— This week’s Monday Roundup is sponsored by ABUS Security, makers of locks that can “thwart even the cleverest of thieves.”
Here are the bike links from around the world that caught our eyes this week:
Toddling to the finish: You too can now enter your 2-year-old in a bicycle race series put on by “the world’s leading manufacturer and marketer of children’s no-pedal balance bikes.”
Rails-to-trails demise? USA Today reports that a decision last week by the Supreme Court could reportedly threaten progress on rails-to-trails projects. However, the folks at the Rails-to-Trails Conservancy paint a more nuanced picture about what exactly the impacts might be.
Beer, the new Gatorade? Sports drinks are “full of carbs, sodium and all sorts of nutrients to keep our bodies hydrated and energized during and after exercise. And beer may be able to do that, too — if formulated the right way.” A Canadian company is about to bring a product to market.
Electrify bike sharing: A “portable electric motor drive for bike share programs that also works on your own bike or scooter.” Whroom!
Biking and walking: Should bikes really be banned from “pedestrianized” sites? A study of 21 sites across Europe found exactly one biker-pedestrian collision in 15 years.
The Ethicist on driving: Longtime NYT Magazine writer Randy Cohen examines the ethics of driving cars in cities and finds it problematic.
Bike-seat art: A Vancouver BC artist created some amazing bike seat taxidermy sculptures:
Bike-fun crackdown: Los Angeles police threatened to shut down the largest unsanctioned bike ride in the country, early in the morning before the L.A. Marathon, for lack of permits. (Thanks to reader Joseph E for noting that LAPD backed down somewhat in time for Sunday’s run.)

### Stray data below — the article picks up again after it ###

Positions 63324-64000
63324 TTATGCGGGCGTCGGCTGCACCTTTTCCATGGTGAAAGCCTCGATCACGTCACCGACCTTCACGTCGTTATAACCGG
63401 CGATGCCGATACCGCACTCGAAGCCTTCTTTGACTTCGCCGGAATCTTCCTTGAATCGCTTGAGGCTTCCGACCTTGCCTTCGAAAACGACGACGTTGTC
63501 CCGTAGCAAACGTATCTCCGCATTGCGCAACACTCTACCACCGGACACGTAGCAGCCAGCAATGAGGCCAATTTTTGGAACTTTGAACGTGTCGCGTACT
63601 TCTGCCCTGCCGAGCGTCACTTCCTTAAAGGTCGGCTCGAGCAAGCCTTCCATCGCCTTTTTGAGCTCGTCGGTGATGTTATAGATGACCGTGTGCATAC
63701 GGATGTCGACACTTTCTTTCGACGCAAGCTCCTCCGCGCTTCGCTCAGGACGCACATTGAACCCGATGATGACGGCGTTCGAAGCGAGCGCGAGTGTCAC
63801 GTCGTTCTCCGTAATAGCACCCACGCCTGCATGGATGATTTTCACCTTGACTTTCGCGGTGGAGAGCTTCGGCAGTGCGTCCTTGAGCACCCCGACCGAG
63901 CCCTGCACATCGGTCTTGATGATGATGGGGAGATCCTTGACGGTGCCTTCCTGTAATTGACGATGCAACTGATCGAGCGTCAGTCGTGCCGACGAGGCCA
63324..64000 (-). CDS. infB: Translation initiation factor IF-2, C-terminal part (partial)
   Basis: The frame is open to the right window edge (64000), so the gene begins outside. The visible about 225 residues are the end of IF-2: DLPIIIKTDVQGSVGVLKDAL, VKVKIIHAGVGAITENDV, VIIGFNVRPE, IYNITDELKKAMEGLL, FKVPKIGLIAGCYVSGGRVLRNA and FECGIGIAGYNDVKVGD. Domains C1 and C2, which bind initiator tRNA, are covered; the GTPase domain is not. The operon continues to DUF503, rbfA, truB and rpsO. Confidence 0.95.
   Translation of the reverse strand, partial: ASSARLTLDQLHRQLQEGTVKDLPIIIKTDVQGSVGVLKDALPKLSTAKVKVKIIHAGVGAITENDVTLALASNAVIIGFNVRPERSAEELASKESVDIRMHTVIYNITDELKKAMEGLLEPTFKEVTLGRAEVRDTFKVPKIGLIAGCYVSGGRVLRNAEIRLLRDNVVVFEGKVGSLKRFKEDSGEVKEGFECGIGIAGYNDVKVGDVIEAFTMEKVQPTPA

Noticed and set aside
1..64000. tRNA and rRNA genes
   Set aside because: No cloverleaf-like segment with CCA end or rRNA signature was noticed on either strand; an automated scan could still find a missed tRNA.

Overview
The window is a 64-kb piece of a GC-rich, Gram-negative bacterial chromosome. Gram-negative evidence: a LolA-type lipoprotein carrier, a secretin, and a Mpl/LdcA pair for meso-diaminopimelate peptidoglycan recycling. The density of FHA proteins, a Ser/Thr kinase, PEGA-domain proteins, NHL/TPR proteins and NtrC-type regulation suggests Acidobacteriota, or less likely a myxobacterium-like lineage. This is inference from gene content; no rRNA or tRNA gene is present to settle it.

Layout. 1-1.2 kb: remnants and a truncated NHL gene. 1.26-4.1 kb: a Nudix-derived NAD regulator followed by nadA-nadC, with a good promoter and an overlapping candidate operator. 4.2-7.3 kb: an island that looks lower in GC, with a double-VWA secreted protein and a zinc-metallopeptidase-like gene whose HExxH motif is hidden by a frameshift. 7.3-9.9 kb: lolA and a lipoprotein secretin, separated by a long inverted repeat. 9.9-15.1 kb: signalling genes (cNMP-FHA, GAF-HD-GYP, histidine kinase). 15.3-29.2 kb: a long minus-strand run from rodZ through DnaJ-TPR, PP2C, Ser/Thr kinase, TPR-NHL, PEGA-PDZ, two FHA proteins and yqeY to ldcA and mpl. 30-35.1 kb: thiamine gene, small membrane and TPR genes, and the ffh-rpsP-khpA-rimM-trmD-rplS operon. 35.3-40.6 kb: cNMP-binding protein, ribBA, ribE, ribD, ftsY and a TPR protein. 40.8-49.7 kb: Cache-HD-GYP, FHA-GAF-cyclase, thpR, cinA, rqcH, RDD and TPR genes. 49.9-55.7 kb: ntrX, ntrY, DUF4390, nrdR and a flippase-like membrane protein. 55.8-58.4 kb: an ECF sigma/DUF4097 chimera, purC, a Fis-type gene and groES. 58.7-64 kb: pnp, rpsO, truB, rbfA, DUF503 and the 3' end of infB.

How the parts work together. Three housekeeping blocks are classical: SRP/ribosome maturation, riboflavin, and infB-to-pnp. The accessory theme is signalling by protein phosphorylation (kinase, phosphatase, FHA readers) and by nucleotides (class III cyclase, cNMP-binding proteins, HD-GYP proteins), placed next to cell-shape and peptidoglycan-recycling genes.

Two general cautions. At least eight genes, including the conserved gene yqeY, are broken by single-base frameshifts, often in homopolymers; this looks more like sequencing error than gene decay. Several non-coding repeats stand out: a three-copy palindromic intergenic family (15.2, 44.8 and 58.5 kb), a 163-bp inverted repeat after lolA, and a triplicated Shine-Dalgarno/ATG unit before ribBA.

Fewer lanes, less delay: Though traffic studies typically predict some auto delay when bike lanes replace general travel lanes, human psychology means the opposite sometimes happens.
Bridge trouble: If this unused trolley bridge over the Clackamas River near High Rocks is about to collapse, maybe it opens the door to a bikeable replacment?
Gravel lawsuit: Contractors who allegedly left loose gravel on a Malibu roadway are now on the hook for $15 million to a man whose bike crash there paralyzed him.
Cargo bike rental: Amtrak Cascades doesn’t currently accept cargo bikes on board, so Seattle biking mom Madi Carlson rented from Clever Cycles for her latest trip to Portland. Here’s her travel diary.
Passing distance: Virginia now has a three-foot passing law.
Commuter site: OHSU has a new bike transportation website.
Road funding: Following Oregon’s lead, Washington is weighing a statewide mileage tax.
Short commutes: When you make a map of average American commute durations, lots of cities are ringed by dark blobs of awful. Not ours.
Southern biking: Atlantic Cities looks at an underappreciated bike safety issue: the Mason-Dixon Line.
Biking in cities: A reporter takes a world urban biking tour for Gizmodo and summarizes the results. Her take on Paris was especially interesting.
Bike accessory: Your old pizza cutter doesn’t resemble a bicycle nearly as much as it should:
Federal budget: President Obama’s new transportation budget proposes big increases in public transit funding and the bike-transportation-friendly TIGER program. Hey, it’s a starting point.
“A bike path to progress”: The NYT looks at the Indy Cultural Trail, a project funded by TIGER and private philanthropy that which seems to have singlehandedly created a “mainstream bike scene” in Indianapolis.
Former Bogota Mayor Enrique Penalosa, who popularized the ciclovia and pushed the principle that cities can be good for cars or for people, but not for both, will run for president of Colombia on the Green Party ticket. His TED Talk from last year about transportation justice is your video of the week: